Furthermore, the subversion of CA's has demonstrated that secure communications between relative strangers is pretty much impossible as security theory can show. Alice and Bob can't trust each other because they've never met, so they need an intermediary, Trent, to vouch for each one. Gene therefore targets Trent instead. If we're not in a world of "Don't Trust Anyone," we're close.
50bn+ at any given time. Per industry. Per annum.
Some cases are well known - for a particularly heavily subsidized darling industry with 2 major players in the red and blue corners. Some are less known. However the numbers just between the sides of the pond are in that range. If we add China, Russia, etc in the equation we are probably looking at 100s of bns per year for some industries to a trillion+ total.
Ok, a bit tongue in cheek, but if the NSA/GCHQ moan about it, do it, otherwise don't bother. The NSA went very quiet on encryption after the encryption debates of the late 90's, now we know why. The same goes for GCHQ, who initially complained about Labours mass surveillance project driving everyone to encrypt, but then went suspiciously quiet, even when Call Me Dave refloated the idea. If they stick to form (they are civil servants at heart after all, just with more money and a longer chain), they'll probably point in the right direction.
At the very least, it makes the whole exercise of intercepting a billion selfies a bit more expensive in time, effort and capacity.
TLS/SSL needs to be fixed before making it mandatory, otherwise it's just more security theater.
The NSA can simply order a CA to issue them certificates suitable for man-in-the-middle attacks, or they can order a website operator to disclose their private key, as they did with Lavabit. Given that most TLS cipher suites do not provide perfect forward secrecy, this means they can easily retroactively decrypt your communications.
But at the same time you NEED the Certificate Authority to act as Trent in the Alice-Bob trust problem. Otherwise, they have NO way of knowing each is really who they claim to be. I think if Gene can target THIS Trent, they can basically target ANY Trent (even a peer-based Trent system by way of tactics similar to search engine gaming). Which takes us back to the problem: IS there a Trent that can't be beholden to this or any other Gene?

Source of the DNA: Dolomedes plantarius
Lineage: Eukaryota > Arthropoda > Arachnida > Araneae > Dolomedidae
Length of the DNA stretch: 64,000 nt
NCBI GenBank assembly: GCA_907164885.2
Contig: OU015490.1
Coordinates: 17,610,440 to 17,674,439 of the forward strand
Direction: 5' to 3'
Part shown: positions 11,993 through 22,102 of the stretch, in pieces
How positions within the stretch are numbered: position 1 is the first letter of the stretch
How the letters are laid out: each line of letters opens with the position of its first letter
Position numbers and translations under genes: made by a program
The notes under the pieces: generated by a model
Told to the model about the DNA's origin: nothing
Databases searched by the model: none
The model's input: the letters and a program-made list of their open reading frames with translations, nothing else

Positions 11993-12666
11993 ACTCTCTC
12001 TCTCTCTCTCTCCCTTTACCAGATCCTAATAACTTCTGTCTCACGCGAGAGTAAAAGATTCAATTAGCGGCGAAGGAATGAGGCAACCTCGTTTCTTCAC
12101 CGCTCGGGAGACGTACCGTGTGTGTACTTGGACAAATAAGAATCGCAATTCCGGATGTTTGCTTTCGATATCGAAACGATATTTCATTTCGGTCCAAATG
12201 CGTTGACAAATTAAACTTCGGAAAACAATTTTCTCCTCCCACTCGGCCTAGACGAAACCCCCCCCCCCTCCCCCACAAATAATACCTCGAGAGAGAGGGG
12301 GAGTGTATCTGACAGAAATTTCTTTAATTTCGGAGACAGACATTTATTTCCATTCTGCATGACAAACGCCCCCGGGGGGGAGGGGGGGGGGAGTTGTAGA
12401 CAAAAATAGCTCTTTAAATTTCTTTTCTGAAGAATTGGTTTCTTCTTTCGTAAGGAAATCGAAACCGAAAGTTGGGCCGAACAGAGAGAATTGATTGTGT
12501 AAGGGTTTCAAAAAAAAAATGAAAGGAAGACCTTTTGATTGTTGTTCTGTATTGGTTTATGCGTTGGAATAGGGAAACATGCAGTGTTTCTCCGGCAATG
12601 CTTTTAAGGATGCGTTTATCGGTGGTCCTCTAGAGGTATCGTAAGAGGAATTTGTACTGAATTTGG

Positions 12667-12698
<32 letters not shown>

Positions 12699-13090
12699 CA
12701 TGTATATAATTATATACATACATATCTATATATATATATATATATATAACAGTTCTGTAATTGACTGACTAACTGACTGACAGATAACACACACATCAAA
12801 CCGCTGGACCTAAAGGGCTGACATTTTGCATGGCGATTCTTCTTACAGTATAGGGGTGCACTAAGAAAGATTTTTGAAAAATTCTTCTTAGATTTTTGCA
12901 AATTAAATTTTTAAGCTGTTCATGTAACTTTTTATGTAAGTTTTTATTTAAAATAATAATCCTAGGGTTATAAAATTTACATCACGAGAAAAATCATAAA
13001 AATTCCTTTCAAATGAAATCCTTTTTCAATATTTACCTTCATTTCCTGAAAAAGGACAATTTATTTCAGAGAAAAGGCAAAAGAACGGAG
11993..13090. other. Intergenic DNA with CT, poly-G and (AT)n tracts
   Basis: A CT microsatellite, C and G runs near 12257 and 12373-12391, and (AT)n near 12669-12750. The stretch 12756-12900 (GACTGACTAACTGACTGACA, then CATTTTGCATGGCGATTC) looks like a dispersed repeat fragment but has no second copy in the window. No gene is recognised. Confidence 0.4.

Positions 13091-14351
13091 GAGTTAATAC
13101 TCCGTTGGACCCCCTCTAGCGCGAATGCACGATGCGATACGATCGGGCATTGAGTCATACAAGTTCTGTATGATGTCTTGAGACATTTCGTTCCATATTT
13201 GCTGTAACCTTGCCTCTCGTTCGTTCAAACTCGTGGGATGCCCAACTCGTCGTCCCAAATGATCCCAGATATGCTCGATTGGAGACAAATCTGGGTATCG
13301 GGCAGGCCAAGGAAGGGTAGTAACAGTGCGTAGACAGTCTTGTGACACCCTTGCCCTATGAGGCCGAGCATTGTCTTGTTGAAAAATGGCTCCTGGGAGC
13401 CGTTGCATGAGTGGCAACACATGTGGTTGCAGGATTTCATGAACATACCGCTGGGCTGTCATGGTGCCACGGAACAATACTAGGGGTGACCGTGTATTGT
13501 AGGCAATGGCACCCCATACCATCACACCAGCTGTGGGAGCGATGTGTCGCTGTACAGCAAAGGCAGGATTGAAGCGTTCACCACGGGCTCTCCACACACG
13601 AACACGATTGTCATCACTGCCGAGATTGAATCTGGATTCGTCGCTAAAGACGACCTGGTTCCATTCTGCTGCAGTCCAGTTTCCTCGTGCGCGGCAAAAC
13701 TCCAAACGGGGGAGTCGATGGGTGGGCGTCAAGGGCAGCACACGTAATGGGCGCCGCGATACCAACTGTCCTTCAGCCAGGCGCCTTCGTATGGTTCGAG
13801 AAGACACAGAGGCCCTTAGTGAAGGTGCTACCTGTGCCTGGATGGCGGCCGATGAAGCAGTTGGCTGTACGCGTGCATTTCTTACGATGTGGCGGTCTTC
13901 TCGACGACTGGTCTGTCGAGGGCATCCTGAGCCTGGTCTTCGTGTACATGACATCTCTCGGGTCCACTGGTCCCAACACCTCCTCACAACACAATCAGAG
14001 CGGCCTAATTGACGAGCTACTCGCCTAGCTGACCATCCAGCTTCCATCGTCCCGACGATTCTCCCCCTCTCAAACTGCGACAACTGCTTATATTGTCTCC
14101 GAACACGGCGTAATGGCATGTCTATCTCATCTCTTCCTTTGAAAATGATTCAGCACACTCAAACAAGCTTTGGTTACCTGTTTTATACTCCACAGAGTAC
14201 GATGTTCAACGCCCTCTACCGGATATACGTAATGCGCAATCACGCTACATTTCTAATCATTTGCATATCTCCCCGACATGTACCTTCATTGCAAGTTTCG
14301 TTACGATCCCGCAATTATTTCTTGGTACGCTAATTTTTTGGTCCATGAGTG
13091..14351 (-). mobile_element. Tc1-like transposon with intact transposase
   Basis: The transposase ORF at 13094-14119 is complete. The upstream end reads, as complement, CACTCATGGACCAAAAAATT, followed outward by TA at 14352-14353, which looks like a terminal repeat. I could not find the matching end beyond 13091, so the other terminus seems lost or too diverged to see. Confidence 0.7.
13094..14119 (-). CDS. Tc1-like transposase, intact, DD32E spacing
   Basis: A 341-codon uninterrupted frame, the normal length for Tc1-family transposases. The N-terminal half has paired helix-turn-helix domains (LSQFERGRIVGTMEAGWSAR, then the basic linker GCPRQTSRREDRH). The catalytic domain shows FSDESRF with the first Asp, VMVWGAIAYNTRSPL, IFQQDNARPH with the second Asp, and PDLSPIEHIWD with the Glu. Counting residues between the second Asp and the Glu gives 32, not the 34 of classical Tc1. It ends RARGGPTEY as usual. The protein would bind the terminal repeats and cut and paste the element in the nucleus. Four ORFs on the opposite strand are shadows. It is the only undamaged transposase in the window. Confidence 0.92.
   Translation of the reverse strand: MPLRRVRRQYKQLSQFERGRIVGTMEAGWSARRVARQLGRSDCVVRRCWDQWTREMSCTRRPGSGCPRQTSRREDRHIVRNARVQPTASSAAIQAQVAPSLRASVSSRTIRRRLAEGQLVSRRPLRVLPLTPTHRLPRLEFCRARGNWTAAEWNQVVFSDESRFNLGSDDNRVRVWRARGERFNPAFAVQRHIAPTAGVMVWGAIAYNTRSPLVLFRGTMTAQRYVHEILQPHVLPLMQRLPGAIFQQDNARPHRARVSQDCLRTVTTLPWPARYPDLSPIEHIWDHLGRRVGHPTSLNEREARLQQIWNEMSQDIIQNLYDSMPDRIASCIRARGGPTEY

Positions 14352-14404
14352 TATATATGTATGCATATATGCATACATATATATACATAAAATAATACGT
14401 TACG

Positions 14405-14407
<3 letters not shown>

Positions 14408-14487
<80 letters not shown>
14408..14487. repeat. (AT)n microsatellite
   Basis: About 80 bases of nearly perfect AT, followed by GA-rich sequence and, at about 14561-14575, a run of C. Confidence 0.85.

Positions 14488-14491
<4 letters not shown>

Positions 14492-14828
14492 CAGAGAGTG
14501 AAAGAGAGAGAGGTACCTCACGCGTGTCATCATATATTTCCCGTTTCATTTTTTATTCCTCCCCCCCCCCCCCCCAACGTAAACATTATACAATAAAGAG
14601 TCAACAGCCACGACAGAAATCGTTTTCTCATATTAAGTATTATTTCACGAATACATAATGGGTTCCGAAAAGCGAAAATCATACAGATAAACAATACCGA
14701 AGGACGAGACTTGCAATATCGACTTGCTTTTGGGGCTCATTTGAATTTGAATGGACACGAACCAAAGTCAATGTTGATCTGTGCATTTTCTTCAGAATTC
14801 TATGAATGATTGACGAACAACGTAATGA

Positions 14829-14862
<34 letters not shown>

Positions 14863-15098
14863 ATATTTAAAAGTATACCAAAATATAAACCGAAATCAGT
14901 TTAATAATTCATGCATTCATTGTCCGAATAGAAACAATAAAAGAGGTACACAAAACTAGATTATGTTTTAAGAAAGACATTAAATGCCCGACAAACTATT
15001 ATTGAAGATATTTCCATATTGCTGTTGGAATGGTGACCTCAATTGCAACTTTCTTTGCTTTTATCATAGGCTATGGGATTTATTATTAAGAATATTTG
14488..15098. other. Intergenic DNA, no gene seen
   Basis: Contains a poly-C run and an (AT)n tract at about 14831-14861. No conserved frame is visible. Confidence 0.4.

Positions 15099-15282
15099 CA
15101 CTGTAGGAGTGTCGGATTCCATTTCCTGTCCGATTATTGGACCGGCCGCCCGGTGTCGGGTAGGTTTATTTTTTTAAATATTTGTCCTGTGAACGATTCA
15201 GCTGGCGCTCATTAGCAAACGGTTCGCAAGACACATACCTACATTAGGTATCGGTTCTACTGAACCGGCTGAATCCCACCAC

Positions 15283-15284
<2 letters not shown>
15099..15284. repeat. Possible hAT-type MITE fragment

No, you don't need a "certificate authority". You can use a formalised "web of trust", or you can just communicate with your correspondent in some other way on just one occasion. For example, phone them up and ask them for their key fingerprint. If the call is not planned in advance then it's very unlikely that anyone will be able to dynamically modify the contents of your phone call, which is what they'd have to do to cover up a man-in-the-middle attack on your Internet communication.
Likewise, if amazon.com wants to make it possible for users to tell that they are communicating directly with the real amazon.com then they should put their key fingerprint in print advertisements and on their packaging, and browsers should make it easy to see the fingerprint, of course, which is hardly true at the moment. The current system is completely useless. Probably by design.
You don't really need to know if who you're talking to is really them, that can be left to something else (e.g. DNSSEC, although that's probably breakable/broken too). You just need to encrypt and make mass interception more difficult.
I always wondered why web browsers became hugely prejudiced against self-signed SSL certs, especially IE (of old) and other devices that just refuse to let you add an exception.